It should be said that not all the technological innovations in Formula E—whether from car manufacturers of external parts or suppliers—are shared between stakeholders. However, as most of the innovations are closely kept corporate secrets, the competitive structure of Formula E and its stepwise progression when it comes to liberalizing the rules must be seen as a successful compromise when it comes to engineering creativity and cost control. Starting off with identikit five-speed Hewland gearboxes and McLaren-developed motors in Season 1, the subsequent seasons have seen an accelerating rate of innovations in line with the more flexible rules approved by FIA. In 2019, Phil Charles, Jaguar Racing’s technical manager, said:

When we first started, the rear of the car was a metallic maincase and all the teams had carbon. That’s just one silly little example, but the more important things like the motor, inverter, the drive components—we did a big step (…) All the internal bits are going bananas as well. If you tried to race now with our season three powertrain we’d be in big trouble.Footnote 18

In this light, BMW’s partnership with Formula E—and vice versa—can be seen as a reciprocal agreement, the consequences of which were access to and conditions for innovative solutions relating to electric cars (BMW) and access to and conditions for innovative impact on the car industry by having a major player on their side (Formula E). As such, the partnership is a useful example of the applicability of the model for sport technology innovation as outlined by Ringuet-Riot et al. (2014), but also as a building block for our own theory of sport management innovation. By utilizing the goodwill and resources of political, industrial and corporate actors in their bigger commitment towards a well-established need in society, Formula E managed on the one hand to strike a balance between low entry cost and high brand gain, and on the other a simple rulebook that has gradually become more technically complex.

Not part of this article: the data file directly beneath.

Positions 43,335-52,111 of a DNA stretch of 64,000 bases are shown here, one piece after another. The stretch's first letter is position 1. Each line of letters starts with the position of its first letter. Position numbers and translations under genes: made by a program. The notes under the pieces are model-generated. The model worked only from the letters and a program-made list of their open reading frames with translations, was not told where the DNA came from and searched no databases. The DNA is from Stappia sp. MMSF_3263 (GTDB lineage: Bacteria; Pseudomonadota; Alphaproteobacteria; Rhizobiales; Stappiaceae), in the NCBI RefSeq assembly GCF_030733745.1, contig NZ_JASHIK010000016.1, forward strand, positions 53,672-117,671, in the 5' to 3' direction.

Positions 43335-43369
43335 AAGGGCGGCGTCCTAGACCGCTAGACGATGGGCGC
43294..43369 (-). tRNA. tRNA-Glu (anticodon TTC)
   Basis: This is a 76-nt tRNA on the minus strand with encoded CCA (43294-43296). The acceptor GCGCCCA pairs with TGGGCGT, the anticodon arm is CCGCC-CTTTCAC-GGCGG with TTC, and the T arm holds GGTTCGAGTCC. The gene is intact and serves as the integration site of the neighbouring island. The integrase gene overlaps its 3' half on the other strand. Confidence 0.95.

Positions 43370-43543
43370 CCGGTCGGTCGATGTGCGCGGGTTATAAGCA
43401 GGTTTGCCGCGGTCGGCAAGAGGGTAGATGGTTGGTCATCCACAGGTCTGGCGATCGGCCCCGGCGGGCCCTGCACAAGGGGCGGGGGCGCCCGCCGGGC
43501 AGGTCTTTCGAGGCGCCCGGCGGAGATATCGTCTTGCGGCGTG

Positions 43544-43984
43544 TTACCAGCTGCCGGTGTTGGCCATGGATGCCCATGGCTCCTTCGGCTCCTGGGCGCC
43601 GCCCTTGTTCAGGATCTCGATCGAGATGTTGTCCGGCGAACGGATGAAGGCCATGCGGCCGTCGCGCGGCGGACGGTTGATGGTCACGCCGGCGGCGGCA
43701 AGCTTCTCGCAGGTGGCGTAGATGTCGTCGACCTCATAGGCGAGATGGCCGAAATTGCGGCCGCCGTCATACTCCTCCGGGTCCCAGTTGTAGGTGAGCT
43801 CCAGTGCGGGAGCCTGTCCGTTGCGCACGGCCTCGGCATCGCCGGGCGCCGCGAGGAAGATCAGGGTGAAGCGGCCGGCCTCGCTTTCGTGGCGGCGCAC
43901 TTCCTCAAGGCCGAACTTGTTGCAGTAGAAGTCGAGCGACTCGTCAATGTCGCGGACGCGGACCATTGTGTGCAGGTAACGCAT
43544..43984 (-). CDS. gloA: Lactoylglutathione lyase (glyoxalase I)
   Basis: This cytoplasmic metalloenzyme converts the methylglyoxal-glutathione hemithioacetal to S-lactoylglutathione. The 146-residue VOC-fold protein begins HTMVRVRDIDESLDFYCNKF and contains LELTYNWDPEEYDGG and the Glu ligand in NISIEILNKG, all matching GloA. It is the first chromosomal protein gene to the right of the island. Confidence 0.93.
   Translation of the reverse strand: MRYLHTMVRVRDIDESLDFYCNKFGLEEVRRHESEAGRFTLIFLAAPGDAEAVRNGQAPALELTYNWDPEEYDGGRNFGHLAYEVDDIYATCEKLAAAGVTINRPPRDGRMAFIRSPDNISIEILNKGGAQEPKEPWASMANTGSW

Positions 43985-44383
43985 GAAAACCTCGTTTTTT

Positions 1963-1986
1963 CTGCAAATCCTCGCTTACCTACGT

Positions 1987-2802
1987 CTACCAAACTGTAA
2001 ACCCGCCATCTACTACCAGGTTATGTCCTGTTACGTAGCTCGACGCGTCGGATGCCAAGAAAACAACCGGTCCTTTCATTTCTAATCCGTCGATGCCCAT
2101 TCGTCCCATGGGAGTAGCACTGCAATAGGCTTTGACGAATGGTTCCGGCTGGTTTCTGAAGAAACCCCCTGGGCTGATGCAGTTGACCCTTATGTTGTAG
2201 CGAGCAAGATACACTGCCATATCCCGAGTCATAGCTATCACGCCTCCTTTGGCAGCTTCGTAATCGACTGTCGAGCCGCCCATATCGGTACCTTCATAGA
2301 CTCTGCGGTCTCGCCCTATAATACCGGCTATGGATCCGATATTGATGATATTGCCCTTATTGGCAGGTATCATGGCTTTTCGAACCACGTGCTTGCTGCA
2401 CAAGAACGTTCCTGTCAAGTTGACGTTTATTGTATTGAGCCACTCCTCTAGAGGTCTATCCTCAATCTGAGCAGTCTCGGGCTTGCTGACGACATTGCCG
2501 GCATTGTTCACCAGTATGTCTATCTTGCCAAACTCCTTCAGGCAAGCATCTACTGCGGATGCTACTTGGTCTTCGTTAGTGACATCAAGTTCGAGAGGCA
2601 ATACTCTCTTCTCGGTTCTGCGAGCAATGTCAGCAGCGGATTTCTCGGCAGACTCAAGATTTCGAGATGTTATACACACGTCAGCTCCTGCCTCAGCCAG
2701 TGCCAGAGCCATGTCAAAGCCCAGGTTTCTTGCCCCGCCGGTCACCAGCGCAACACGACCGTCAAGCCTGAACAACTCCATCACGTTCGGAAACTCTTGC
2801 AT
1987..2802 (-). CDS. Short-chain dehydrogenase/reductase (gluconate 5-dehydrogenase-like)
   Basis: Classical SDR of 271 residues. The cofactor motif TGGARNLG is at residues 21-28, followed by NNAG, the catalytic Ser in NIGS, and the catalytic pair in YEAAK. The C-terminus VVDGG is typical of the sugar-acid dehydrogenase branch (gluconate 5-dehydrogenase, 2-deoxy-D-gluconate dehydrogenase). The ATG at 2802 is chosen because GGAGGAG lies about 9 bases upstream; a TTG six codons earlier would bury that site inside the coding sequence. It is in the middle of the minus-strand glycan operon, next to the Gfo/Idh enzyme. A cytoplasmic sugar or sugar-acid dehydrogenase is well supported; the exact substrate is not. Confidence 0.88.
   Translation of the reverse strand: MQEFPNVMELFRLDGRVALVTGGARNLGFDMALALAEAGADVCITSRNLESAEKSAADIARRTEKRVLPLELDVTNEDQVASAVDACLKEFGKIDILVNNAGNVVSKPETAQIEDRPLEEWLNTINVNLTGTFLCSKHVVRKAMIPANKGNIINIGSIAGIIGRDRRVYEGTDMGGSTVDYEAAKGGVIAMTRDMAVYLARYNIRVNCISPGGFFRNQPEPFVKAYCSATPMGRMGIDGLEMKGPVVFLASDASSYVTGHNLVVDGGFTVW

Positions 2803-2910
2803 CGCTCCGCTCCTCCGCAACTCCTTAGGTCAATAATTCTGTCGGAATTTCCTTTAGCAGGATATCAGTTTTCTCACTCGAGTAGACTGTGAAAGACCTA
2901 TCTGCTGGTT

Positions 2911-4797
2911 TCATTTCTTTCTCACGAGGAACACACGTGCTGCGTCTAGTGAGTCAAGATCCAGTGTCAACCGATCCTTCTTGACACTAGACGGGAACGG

Moreover, in the context of the ‘review’ cloud of Ringuet-Riot, Hahn and James’ model (2014), profitability may not be the overall target either, as manufacturers like Mercedes have voiced concerns that restrictions could remove the attractiveness of competing in Formula E. Mercedes team principal Ian James says: ‘I see it incumbent on all of us to make sure it doesn’t get out of control.’ For Dieter Rencken, a motorsport journalist who has followed Formula 1 and its drama closely since the 1970s, concludes: ‘That, and not growing revenues and profit sharing, would appear to be Formula E’s biggest challenge as its new season nears’ (Rencken, 2019). The next year, Rencken’s prophesy came to life as BMW announced that they would quit as Formula E team. According to the company statement, which by the way was questioned by several commentators due to the team’s poor results and internal disagreements,Footnote 19 the official reason was the lack of technological progress in the championship: ‘When it comes to the development of e-drivetrains, BMW Group has essentially exhausted the opportunities for this form of technology transfer in the competitive environment of Formula E.’ To make things worse and emphasize the Formula E’s challenge with balancing its technological policy, BMW was accompanied by Audi in departing from the championship. It offered a similar explanation as BMW for its departure after the 2021 season, citing a thirst for more technical freedoms under ‘the most extreme conditions’ in which the Dakar Rally apparently ‘provide a perfect test laboratory for us in this respect’.Footnote 20